The nursery pollination mutualism between Epicephala moths (Gracillariidae) and trees of the genera Glochidion, Phyllanthus and Breynia (Phyllantheceae) was discovered less than a decade ago. In contrast to yuccas, these plants are monoecious, producing separate male and female flowers. Thus, possible sexual dimorphism in floral traits such as scent production could be a mechanism in these plants to induce distinct behaviours in female moths, i.e. pollen collection on male flowers, and pollen deposition and oviposition on female flowers.
In collaboration with Prof. Makoto Kato and coworkers (Kyoto University, Japan). and Prof. Atsushi Kawakita at Kyoto University (Japan), I have analysed the floral scent chemistry of Breynia vitis-idea, which is distributed from Pakistan to Southern Japan. Odour collection was performed on several islands in the Ryukyu Archipelago in Japan.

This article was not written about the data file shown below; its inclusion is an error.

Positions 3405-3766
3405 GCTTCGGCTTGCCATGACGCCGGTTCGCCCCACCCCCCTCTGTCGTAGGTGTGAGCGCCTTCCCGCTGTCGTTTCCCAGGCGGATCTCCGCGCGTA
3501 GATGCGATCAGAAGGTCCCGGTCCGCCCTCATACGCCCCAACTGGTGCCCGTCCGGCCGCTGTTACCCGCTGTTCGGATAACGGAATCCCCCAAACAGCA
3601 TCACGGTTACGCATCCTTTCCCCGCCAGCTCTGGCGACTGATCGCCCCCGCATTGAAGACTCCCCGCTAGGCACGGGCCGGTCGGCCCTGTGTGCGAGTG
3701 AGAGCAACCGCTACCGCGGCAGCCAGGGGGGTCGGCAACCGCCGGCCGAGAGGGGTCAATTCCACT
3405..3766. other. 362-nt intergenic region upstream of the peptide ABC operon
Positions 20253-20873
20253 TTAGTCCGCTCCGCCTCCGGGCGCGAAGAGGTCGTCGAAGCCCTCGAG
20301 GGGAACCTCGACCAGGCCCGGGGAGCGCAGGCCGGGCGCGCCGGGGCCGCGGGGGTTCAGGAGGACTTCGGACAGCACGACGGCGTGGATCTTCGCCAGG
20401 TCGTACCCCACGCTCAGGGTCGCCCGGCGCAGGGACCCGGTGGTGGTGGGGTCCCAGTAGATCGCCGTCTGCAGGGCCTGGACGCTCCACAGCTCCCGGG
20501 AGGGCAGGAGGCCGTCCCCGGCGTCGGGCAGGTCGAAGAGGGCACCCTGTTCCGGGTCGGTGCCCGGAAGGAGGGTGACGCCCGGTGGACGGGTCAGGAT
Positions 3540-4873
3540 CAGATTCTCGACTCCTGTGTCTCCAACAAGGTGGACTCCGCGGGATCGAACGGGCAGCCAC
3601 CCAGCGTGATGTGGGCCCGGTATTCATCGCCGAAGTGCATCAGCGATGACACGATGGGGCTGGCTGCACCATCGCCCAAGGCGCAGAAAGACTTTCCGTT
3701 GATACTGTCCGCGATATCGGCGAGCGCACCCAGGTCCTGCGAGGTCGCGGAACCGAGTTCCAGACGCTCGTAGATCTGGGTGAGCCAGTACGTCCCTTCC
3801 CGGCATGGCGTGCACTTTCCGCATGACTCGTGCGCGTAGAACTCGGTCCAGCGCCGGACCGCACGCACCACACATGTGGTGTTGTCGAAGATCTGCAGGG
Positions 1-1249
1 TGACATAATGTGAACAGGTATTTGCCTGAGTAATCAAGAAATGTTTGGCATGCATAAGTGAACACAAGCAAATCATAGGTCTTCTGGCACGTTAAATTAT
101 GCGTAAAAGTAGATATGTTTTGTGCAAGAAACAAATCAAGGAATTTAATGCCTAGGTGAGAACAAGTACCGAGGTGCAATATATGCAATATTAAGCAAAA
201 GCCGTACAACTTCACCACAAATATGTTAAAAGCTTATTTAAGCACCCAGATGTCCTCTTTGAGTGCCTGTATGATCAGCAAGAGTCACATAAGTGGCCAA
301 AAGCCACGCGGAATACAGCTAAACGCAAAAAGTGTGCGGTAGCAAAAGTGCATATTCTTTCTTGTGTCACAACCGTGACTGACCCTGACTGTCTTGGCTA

As predicted, I found a clear sexual dimorphism in floral scent in this plant. Two compounds, 2-phenylethyl alcohol and 2-phenylacetonitrile, which are abundant in both floral types, make up the attractive blend for female moths. Interestingly, these compounds have been identified as floral compounds in many flowering plants, showing that these very specialised insect-plant interactions are not necessary mediated by specialised floral chemistry.
Picture: Yellow male ﬂowers and green female ﬂowers arranged at the base and at the apex, respectively, of a branch of Breynia vitis-ideae. Ishigaki Island, Japan. Photo: Glenn Svensson.